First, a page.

Page:Notes and Queries - Series 11 - Volume 11.djvu/38

This page needs to be proofread.

NOTES AND QUERIES. [11 s. XL JAN. 9, 1915.

angel, when he strove against the devil and disputed about the body of Moses, durst not blame him with cursed speaking, but said, ' The Lord rebuke thee.' "

The illustration chosen to enforce the precept to respect those in authority is so singular that one can scarcely believe that the two passages are independent of each other. It has been said that Shakespeare's knowledge of Scripture was just of the sort that a sharp boy might pick up from hearing it read in church. The above instance of intelligent appreciation of a somewhat recondite passage of Scripture is only one of many of the kind, and suggests something more than superficial knowledge. The title of this play itself is, of course, taken from Matt. vii. 2 : "With what measure ye mete," &c. Some of our readers may remember the allusion to the above passage of Jude in ' Felix Holt,' where Mrs. Holt speaks of honouring your betters, " even if they was the devil himself."



WE must request correspondents desiring in- formation on family matters of only private interest to affix their names and addresses to their queries, in order that answers may be sent to them direct.

" EPISCOPALIAN " OR " CHURCH OF ENG- LAND. " From the Monthly Returns of the Gordon Highlanders at the Public Record Office (W.O. 17 : 784) I note that a Horse Guards Order (No. 320) of 26 Nov., 1864, requested that the words " Church of England " should be used, instead of " Episcopalian," in denoting the religious persuasions of the regiment. Did this Order apply to all British regiments at the time ? J. M. BULLOCH.

123, Pall Mall, S.W.

RETROSPECTIVE HERALDRY. In The Gentleman's Magazine for 1830, vol. ii. p. 87, is a long genealogical notice of the Gale Everett family of Heytesbury, Wilts, in which the coat of arms is " to be borne by the grantee Thomas Everett and his descendants, and by the descendants of his grandfather John Everett deceased." The grant of arms to the Everett family is said to have been from the London College in 1811.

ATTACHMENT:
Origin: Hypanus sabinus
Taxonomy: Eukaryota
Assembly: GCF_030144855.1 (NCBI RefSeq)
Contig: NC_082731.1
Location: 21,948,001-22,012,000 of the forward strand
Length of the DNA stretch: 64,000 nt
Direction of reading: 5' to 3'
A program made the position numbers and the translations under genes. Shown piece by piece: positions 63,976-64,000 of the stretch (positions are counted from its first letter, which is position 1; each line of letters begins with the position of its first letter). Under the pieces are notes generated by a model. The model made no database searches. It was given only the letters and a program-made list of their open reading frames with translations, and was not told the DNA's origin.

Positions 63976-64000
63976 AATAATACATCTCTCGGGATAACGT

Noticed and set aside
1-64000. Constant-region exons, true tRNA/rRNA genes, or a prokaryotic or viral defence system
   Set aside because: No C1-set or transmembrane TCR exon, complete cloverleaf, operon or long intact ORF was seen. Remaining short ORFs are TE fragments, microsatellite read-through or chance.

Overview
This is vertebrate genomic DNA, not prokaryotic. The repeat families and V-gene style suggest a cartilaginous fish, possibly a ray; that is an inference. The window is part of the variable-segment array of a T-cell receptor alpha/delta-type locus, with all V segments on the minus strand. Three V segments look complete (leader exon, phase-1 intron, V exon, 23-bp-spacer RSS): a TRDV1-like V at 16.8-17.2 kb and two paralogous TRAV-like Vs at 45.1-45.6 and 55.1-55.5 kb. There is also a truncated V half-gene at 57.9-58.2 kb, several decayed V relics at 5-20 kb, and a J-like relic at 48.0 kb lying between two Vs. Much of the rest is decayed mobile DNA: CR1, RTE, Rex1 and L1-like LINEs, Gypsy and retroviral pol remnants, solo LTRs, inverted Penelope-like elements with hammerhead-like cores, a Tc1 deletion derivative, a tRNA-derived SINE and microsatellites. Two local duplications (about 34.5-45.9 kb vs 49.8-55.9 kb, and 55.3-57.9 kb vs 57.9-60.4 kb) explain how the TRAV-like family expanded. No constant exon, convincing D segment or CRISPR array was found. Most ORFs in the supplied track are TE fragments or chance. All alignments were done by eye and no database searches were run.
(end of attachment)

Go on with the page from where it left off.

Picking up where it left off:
Does the London College of Heralds grant coat armour in this fashion nowadays as an ordinary part of its business ? and what may the value be of such heraldry from any point of view? It would be interesting to

know if retrospective heraldry is valued in fees by the number of generations it in- cludes. Does any one know how much the granting of a coat of arms costs now, or did cost in 1811 ?

I think something like the above heraldry is associated with Henry VIII. and the ennoblement of the dubious ancestry of some of his wives. I cannot find any references to the subject in the ordinary heraldic manuals, nor in that somewhat amusing book ' Heraldic Anomalies,' 1823.

G. J., F.S.A.


" Glossographia Anglicana Nova J or a | Dic- tionary | interpreting | such HARD WORDS of whatever Language, as are at present used in the English Tongue ] very useful to all those that desire to understand what they read. London, 1707."

Can any of your readers tell me who was the compiler of this quaintly interesting book ? The first word is Abacot, and the last is Zymotimeter. The pages are not numbered. M.A.OxoN.


compiler of ' The Present State of Hungary ' (London, 1687) mentions among the sources he made use of a book entitled ' Fables des Roys de Hongrie.' As this was evidently published anonymously, I require the exact title, to enable me to find the entry in any library catalogue. Can any reader kindly help me ? L. L. K.

MERCERS' CHAPEL, LONDON. Is Mercers' Chapel still standing ? and if so, where is it situated ? Are its Registers of Burials, &c., still extant ?

Dame Elizabeth Whitmore, widow, by her will proved in P.C.C. in 1667 (58 Carr) directs that she be buried in Mercers' Chapel, London, by the side of her son-in- law John Bennett, or at St. Andrew's Undershaft, London. John Bennett was M.P. for Bridgnorth, and died in 1663. I want to obtain the dates of the burial of Dame Elizabeth Whitmore and John Bennett if it be possible.


CUTHBERT BEDE. Writing to ' N. & Q.' in 1855 (1 S. xii. 280), CUTHBERT BEDE (the Rev. Edward Bradley) says : " My mother's mother came from the Newport neighbour- hood " (Newport in Shropshire). Can any correspondent Jkindly tell me who this lady was, and to what village she belonged ?


Oxon Vicarage, Shrewsbury.